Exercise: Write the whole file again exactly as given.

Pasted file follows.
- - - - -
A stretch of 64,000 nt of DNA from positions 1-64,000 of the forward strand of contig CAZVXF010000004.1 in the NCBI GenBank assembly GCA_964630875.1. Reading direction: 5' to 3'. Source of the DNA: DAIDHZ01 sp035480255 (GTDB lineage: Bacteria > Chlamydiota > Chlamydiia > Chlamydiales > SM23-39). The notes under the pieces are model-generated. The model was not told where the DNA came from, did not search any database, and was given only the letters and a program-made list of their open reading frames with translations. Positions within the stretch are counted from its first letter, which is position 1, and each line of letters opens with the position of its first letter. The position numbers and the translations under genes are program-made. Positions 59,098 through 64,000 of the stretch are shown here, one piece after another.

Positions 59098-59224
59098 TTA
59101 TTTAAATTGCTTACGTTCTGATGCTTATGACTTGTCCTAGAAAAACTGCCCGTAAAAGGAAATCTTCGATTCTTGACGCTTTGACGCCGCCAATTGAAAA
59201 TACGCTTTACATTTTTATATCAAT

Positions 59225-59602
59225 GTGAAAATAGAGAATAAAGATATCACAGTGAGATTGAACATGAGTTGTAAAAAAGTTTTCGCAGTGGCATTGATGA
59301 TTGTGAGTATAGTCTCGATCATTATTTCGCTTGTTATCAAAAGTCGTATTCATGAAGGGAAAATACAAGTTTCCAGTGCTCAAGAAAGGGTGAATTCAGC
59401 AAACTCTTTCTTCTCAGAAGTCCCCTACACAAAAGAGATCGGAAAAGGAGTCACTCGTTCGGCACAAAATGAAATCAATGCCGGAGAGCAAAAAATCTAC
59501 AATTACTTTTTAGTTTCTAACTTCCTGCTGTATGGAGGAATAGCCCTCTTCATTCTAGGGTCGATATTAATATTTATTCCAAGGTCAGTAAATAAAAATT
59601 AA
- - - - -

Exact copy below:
A stretch of 64,000 nt of DNA from positions 1-64,000 of the forward strand of contig CAZVXF010000004.1 in the NCBI GenBank assembly GCA_964630875.1. Reading direction: 5' to 3'. Source of the DNA: DAIDHZ01 sp035480255 (GTDB lineage: Bacteria > Chlamydiota > Chlamydiia > Chlamydiales > SM23-39). The notes under the pieces are model-generated. The model was not told where the DNA came from, did not search any database, and was given only the letters and a program-made list of their open reading frames with translations. Positions within the stretch are counted from its first letter, which is position 1, and each line of letters opens with the position of its first letter. The position numbers and the translations under genes are program-made. Positions 59,098 through 64,000 of the stretch are shown here, one piece after another.

Positions 59098-59224
59098 TTA
59101 TTTAAATTGCTTACGTTCTGATGCTTATGACTTGTCCTAGAAAAACTGCCCGTAAAAGGAAATCTTCGATTCTTGACGCTTTGACGCCGCCAATTGAAAA
59201 TACGCTTTACATTTTTATATCAAT

Positions 59225-59602
59225 GTGAAAATAGAGAATAAAGATATCACAGTGAGATTGAACATGAGTTGTAAAAAAGTTTTCGCAGTGGCATTGATGA
59301 TTGTGAGTATAGTCTCGATCATTATTTCGCTTGTTATCAAAAGTCGTATTCATGAAGGGAAAATACAAGTTTCCAGTGCTCAAGAAAGGGTGAATTCAGC
59401 AAACTCTTTCTTCTCAGAAGTCCCCTACACAAAAGAGATCGGAAAAGGAGTCACTCGTTCGGCACAAAATGAAATCAATGCCGGAGAGCAAAAAATCTAC
59501 AATTACTTTTTAGTTTCTAACTTCCTGCTGTATGGAGGAATAGCCCTCTTCATTCTAGGGTCGATATTAATATTTATTCCAAGGTCAGTAAATAAAAATT
59601 AA